Tuesday, October 9, 2012

Recipe: Herbed Pumpkin Soup with Carmelized Onions & Parsley Cashew Cream

New York City was plunged into Autumn this week. The trees have started changing colors, we've all broken out our fall jackets and scarves, and the heat was turned on in our apartment building (thank goodness! Felicity and I have been bundling in quilts in the mornings to stay warm!). To me, fall means pumpkin. Pumpkin scones, pumpkin muffins, pumpkin spice lattes, pumpkin oatmeal, and pumpkin soup.

Rewind to last Friday afternoon, a lovely day in the mid 70s with sunshine: I was skyping with my mom, wondering what on earth to make for dinner. I wanted something really tasty and easy, and that wouldn't be considered too veganish for my dinner guest. My mom, bundled in a sweater and sipping tea in Minnesota, with weather in the mid-40s, suggested some pumpkin soup.

I had pumpkin in the fridge from muffins I'd made earlier that week. Pumpkin soup sounded easy and wonderful. Felicity and I put on our shoes, and walked to the store to purchase some onions, garlic, parsley, and a lovely loaf of jewish rye bread.

This pumpkin soup got a strong stamp of approval from my non-vegan dinner guest, who is really into good food and is herself an amazing cook. The baby loved it, and I loved it. It was so yummy that Felicity and I finished off our leftovers on Saturday for lunch. It was so yummy that I thought about it longingly for days afterwards, and then cooked it again for Ian last night. It's a good pumpkin soup.

Both times I served this soup with a simple green salad with a balsamic vinaigrette, and rye bread toasts. When I ate my leftovers for lunch today, I cubed my very stale rye bread and made croutons, which was absolutely amazing and ramped up the "yum" factor even more.

Herbed Pumpkin Soup with Caramelized Onions & Parsley Cashew Cream

You can really use almost any herbs in this soup that would go well with a Thanksgiving meal. I chose sage and some thyme the first time I made this soup, then tried sage and rosemary last night. I tend not to like cinnamon in my savory things, but if you're into that, this would be a good place to try it.

If you don't have an immersion blender, go ahead and use your blender to puree the soup. Don't worry about cleaning it out after you make the cashew cream - it will only enhance the soup. I would also suggest soaking the cashews in the water as you make the soup, it will help them blend more easily , and give a smoother textures to your cashew cream.


2 Tablespoons olive oil
1 onion, chopped

large pinch of salt
pinch of sugar/sucanat (optional)
1-2 teaspoons of wintery herbs (sage, thyme, rosemary, etc.)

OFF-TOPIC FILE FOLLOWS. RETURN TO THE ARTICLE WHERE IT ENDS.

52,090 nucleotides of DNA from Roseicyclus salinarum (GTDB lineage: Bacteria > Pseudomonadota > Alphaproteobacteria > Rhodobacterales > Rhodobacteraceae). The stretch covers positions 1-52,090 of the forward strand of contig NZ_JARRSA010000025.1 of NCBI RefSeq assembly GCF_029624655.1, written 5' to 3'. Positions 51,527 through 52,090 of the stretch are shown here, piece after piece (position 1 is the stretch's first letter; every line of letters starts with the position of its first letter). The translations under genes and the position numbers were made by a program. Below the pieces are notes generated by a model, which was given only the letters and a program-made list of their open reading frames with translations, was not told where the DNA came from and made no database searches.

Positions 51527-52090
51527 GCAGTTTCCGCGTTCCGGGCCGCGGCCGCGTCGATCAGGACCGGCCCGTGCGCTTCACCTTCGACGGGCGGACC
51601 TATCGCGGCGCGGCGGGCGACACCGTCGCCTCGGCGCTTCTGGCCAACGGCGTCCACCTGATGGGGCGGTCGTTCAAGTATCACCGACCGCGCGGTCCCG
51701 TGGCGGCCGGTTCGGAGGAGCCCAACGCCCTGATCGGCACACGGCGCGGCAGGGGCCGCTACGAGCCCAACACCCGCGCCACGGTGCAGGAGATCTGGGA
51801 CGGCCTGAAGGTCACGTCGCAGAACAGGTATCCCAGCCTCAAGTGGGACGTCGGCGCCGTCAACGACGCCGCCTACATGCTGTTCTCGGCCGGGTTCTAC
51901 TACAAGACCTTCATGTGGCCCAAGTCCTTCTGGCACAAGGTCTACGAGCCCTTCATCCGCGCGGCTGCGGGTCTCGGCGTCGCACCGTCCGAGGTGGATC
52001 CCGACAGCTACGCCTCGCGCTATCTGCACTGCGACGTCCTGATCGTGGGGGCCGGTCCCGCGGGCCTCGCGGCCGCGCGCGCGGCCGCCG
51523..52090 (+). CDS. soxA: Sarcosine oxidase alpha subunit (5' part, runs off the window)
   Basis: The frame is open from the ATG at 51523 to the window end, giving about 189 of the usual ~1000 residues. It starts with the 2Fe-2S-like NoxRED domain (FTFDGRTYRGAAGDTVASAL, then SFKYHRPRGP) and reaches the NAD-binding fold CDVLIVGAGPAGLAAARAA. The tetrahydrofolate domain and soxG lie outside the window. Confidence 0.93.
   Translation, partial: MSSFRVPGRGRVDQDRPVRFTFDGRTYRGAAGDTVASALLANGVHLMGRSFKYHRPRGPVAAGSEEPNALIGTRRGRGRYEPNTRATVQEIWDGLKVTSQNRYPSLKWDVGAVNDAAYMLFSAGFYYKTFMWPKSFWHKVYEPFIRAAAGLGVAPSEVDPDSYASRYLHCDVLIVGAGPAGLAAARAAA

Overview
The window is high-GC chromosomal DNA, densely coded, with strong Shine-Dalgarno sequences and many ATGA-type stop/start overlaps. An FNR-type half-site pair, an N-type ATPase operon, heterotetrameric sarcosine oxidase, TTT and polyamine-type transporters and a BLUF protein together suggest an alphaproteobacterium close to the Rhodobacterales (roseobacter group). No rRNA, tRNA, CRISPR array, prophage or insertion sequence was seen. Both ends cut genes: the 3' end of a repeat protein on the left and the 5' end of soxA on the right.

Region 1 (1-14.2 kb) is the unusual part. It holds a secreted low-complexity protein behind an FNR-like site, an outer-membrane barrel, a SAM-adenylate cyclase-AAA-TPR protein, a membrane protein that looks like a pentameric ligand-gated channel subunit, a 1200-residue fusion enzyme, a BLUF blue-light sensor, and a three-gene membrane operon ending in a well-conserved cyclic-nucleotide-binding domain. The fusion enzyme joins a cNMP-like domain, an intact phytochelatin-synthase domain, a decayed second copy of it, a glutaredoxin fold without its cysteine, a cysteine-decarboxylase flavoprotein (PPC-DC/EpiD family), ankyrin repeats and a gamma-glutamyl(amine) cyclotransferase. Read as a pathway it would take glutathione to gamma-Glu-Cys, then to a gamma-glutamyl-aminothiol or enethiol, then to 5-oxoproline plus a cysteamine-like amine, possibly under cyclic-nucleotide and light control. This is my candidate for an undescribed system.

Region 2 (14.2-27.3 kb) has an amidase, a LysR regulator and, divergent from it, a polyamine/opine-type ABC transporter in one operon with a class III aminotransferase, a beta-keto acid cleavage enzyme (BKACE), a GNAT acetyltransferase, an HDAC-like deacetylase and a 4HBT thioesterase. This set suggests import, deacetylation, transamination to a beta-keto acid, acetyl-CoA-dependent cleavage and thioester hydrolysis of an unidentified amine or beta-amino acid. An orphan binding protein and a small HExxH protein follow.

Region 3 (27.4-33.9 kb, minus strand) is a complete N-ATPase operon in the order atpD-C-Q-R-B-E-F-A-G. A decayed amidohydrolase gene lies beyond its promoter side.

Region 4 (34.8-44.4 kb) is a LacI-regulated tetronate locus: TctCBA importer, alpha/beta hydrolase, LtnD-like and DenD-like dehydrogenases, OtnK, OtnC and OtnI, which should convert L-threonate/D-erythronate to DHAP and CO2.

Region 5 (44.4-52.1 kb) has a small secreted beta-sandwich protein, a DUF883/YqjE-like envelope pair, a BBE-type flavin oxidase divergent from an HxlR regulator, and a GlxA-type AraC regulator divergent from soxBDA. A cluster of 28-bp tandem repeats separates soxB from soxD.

3 cloves garlic, minced
handful of chopped parsley
2 cups fresh pumpkin, or 15 oz. canned pumpkin
4 cups vegetable broth (or vegetable Better than Bouillon and water)
splash of apple cider vinegar (optional)
Parsley Cashew Cream (see below)


Heat the olive oil in a dutch oven over medium heat until glistening. Add onion and toss to coat in olive oil. Add salt and sugar (if using), add herbs, and stir again. Allow onions to caramelize, stirring every few minutes to prevent burning or sticking. Continue to cook onions about 20-30 minutes in this manner until they have a deep brown color and are very soft. You can skip this step and just brown them, but caramelizing the onions creates a lovely sweetness to this soup, and is a lovely pair with the pumpkin.

Create a small well in the onions, add a touch more olive oil, and add the garlic and half of the parsley. Saute until fragrant, then stir into onions. Stir in pumpkin and broth and stir until well incorporated. Let the soup cook, stirring occasionally, for at least 15 minutes to let the flavors combine. If the soup is starting to simmer, reduce the heat a bit, you don't want it to cook at more than a very gentle boil.

When the soup is done cooking, remove it from the heat. Use an immersion blender to puree the soup thoroughly, so no chunks of parsley or onion remain. Add a splash or two of apple cider vinegar if desired, and salt and pepper to taste.

Serve the soup with some of the cashew cream drizzled on top, or stir all of it in the soup if you're more excited about a decadent taste than a decadent presentation - it will make the soup very creamy and add an extra two Yum Points.

Serves 6, 175 calories per serving. 6 grams protein per serving and high in Vitamin A.

Parsley Cashew Cream

I would suggest soaking the cashews the water for at least 30 minutes before making your cashew cream. If you do this, blend the cashews with their soaking water. If you are unable to do this, the cashews will still make a lovely cream, you may just have to blend them for an extra minute or two. 

Cashew cream can enhance many things and can be used in the place of dairy cream. This recipe can be made without the parsley (and even the salt), and will be equally delicious and a bit more versatile.


1/2 cup cashews
1/2 cup water 
2-4 Tablespoons parsley, chopped


Place the cashews and water into the blender. Blend using the high speed until it forms a cream. Slowly add the chopped parsley, and a pinch or two of salt. Continue to blend 2-3 minutes until the cashews and parsley have completely broken down and have created a smooth cream. If the cashew cream seems to thick to you, feel free to add a Tablespoon or two of water, perhaps even more.

50 calories for every 2 Tablespoons, with 4 grams of fat and 1.5 grams of protein.

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